The partners for this project know each other and work together for a long time, bounded by their commitment for respect for Human Rights and LGBT rights in particular. Staff members of four (out of five) partner organisations are part of the Sofia Pride Organising Committee, while every partner has worked with the rest in different initiatives. The current proposal was initiated by Youth LGBT organization Deystvie (Action) and further developed by the whole partnership, which decided that Centre for Study of Democracy best fits as a lead applicant. There is an informal agreement for cooperation between all the actors involved in the LGBT theme in Bulgaria and the current partnership is a continuation of this agreement, where resources, know-how and opportunities are shared for the advancement of the cause.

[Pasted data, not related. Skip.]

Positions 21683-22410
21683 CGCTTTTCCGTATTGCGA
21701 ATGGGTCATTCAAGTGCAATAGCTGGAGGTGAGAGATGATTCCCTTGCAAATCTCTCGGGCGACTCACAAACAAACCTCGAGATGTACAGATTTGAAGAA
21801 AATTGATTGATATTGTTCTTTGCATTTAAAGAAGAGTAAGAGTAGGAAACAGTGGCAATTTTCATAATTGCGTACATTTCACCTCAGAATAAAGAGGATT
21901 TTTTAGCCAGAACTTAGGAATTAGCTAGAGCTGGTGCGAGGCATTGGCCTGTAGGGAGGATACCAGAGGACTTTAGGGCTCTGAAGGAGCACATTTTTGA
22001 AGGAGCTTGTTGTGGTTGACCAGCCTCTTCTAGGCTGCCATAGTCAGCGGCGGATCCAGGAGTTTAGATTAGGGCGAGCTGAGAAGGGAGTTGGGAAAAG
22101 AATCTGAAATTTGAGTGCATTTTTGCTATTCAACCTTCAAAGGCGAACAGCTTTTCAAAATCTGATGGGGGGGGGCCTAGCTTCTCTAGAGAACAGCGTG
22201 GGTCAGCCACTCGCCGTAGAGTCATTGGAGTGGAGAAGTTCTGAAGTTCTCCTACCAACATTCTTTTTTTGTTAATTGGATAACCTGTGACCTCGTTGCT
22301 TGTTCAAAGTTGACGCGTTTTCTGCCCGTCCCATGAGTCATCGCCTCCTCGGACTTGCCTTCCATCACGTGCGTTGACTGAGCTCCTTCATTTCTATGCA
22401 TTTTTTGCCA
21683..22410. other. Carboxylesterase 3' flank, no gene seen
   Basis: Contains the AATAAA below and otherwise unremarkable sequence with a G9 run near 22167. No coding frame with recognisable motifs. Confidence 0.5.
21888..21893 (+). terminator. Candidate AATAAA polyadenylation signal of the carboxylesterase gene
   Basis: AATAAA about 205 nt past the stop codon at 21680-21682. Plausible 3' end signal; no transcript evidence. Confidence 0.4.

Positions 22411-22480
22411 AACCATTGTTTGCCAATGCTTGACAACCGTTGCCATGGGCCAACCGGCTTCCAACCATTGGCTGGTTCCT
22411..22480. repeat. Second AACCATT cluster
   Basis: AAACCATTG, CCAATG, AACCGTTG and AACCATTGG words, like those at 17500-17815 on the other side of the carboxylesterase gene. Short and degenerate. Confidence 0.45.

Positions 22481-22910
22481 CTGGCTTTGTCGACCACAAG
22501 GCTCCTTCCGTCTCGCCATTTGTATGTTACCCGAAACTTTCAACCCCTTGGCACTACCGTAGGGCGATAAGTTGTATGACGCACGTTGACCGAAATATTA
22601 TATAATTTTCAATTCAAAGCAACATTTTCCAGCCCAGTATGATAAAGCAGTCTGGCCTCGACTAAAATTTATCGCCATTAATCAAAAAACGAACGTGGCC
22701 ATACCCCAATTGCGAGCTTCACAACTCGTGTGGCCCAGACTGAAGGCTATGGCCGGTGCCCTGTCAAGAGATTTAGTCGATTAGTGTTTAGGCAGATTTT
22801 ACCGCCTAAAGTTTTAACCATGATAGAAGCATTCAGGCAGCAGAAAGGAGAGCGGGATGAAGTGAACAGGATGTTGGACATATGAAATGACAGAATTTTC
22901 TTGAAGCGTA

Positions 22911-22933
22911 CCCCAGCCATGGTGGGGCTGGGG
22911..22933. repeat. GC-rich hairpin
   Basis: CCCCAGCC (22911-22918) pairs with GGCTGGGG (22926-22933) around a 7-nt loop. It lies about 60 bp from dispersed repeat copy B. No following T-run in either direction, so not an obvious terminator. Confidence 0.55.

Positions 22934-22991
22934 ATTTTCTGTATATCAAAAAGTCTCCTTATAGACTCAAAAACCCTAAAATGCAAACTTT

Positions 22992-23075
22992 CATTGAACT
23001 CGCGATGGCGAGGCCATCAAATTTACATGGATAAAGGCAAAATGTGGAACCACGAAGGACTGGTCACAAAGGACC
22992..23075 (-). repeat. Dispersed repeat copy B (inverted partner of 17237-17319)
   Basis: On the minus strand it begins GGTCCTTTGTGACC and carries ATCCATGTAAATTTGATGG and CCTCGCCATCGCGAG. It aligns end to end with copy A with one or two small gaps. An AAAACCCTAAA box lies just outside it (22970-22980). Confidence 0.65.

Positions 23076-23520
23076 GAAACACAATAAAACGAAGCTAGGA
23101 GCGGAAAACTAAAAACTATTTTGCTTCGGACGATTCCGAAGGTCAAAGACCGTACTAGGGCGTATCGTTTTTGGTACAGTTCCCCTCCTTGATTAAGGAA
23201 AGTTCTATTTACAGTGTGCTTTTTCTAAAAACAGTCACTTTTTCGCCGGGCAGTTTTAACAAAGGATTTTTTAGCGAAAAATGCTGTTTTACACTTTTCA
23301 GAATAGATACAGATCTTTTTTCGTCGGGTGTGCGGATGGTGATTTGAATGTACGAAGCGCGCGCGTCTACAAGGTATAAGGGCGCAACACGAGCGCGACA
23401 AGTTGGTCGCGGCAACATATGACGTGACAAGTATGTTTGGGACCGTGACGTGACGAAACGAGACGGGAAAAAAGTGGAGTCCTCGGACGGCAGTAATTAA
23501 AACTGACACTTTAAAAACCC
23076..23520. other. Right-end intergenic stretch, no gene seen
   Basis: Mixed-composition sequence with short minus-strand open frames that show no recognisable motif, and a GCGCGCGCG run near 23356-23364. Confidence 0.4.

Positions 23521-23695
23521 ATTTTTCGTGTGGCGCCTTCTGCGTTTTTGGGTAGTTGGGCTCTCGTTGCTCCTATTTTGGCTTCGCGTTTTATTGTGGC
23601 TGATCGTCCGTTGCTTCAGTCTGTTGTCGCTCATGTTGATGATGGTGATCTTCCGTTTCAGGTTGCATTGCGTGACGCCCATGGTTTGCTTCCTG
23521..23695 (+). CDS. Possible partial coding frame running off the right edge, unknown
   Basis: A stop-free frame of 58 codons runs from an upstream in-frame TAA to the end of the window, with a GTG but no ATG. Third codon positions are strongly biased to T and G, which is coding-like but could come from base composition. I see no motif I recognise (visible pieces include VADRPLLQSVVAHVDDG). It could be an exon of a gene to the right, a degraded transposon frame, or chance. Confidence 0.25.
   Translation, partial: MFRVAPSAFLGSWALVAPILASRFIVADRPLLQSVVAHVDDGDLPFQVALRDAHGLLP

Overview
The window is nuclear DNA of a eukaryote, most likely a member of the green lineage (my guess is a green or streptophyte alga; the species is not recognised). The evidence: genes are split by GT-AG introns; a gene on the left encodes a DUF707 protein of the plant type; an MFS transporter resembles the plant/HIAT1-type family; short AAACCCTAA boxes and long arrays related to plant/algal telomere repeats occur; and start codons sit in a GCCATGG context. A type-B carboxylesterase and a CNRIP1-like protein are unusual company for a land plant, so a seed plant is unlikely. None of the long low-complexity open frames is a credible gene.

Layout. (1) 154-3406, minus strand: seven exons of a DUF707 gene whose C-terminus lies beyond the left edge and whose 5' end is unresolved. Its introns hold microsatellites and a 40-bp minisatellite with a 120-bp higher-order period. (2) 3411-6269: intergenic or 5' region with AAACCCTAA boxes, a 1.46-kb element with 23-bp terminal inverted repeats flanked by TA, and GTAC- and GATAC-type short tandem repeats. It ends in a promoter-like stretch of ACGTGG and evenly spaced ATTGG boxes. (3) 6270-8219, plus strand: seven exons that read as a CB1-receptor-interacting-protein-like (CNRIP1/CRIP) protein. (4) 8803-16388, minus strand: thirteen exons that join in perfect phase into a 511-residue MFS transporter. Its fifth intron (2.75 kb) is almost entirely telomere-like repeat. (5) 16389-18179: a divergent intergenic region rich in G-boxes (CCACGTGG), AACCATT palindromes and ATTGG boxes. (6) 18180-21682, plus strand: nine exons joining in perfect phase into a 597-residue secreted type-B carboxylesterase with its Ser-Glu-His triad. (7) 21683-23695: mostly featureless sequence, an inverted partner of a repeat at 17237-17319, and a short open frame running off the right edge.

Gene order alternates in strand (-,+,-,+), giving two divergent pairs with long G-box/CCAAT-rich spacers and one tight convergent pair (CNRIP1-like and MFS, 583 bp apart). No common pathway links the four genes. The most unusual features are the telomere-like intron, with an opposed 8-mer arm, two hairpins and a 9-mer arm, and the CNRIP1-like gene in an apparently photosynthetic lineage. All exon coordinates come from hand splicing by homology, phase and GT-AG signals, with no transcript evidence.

Furthermore, the partnership relies on support and cooperation with associated partners, not officially included in the partnership: Thessaloniki Pride (Greece), Open Centre Association (Latvia), Brodoto (Croatia), MozaiQ (Romania), etc.